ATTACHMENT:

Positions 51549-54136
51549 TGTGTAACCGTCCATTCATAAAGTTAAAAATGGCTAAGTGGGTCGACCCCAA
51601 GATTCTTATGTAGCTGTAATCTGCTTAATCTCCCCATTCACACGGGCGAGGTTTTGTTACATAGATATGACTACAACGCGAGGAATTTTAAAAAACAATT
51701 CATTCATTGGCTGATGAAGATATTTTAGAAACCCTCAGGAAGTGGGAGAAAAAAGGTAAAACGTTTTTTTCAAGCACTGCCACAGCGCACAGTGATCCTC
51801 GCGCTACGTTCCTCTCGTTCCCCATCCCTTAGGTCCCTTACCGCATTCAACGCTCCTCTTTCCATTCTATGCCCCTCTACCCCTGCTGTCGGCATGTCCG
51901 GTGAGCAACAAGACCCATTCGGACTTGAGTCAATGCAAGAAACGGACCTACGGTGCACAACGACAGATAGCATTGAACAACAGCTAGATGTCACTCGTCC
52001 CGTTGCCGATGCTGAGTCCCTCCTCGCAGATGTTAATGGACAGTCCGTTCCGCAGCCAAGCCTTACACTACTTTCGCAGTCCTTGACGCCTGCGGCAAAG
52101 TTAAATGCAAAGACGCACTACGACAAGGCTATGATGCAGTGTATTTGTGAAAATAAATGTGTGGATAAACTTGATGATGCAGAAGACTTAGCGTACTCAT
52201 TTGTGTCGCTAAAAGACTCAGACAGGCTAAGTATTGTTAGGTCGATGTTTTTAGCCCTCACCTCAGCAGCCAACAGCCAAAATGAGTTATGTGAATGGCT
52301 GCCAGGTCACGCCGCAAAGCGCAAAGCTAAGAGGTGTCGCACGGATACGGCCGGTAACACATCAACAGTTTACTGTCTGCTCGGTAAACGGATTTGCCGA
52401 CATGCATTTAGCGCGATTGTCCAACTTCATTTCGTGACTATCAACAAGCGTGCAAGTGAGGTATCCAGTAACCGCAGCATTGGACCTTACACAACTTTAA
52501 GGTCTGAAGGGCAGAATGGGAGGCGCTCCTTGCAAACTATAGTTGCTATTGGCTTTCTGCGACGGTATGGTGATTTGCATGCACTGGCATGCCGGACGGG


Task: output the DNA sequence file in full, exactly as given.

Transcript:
Positions 51549-54136
51549 TGTGTAACCGTCCATTCATAAAGTTAAAAATGGCTAAGTGGGTCGACCCCAA
51601 GATTCTTATGTAGCTGTAATCTGCTTAATCTCCCCATTCACACGGGCGAGGTTTTGTTACATAGATATGACTACAACGCGAGGAATTTTAAAAAACAATT
51701 CATTCATTGGCTGATGAAGATATTTTAGAAACCCTCAGGAAGTGGGAGAAAAAAGGTAAAACGTTTTTTTCAAGCACTGCCACAGCGCACAGTGATCCTC
51801 GCGCTACGTTCCTCTCGTTCCCCATCCCTTAGGTCCCTTACCGCATTCAACGCTCCTCTTTCCATTCTATGCCCCTCTACCCCTGCTGTCGGCATGTCCG
51901 GTGAGCAACAAGACCCATTCGGACTTGAGTCAATGCAAGAAACGGACCTACGGTGCACAACGACAGATAGCATTGAACAACAGCTAGATGTCACTCGTCC
52001 CGTTGCCGATGCTGAGTCCCTCCTCGCAGATGTTAATGGACAGTCCGTTCCGCAGCCAAGCCTTACACTACTTTCGCAGTCCTTGACGCCTGCGGCAAAG
52101 TTAAATGCAAAGACGCACTACGACAAGGCTATGATGCAGTGTATTTGTGAAAATAAATGTGTGGATAAACTTGATGATGCAGAAGACTTAGCGTACTCAT
52201 TTGTGTCGCTAAAAGACTCAGACAGGCTAAGTATTGTTAGGTCGATGTTTTTAGCCCTCACCTCAGCAGCCAACAGCCAAAATGAGTTATGTGAATGGCT
52301 GCCAGGTCACGCCGCAAAGCGCAAAGCTAAGAGGTGTCGCACGGATACGGCCGGTAACACATCAACAGTTTACTGTCTGCTCGGTAAACGGATTTGCCGA
52401 CATGCATTTAGCGCGATTGTCCAACTTCATTTCGTGACTATCAACAAGCGTGCAAGTGAGGTATCCAGTAACCGCAGCATTGGACCTTACACAACTTTAA
52501 GGTCTGAAGGGCAGAATGGGAGGCGCTCCTTGCAAACTATAGTTGCTATTGGCTTTCTGCGACGGTATGGTGATTTGCATGCACTGGCATGCCGGACGGG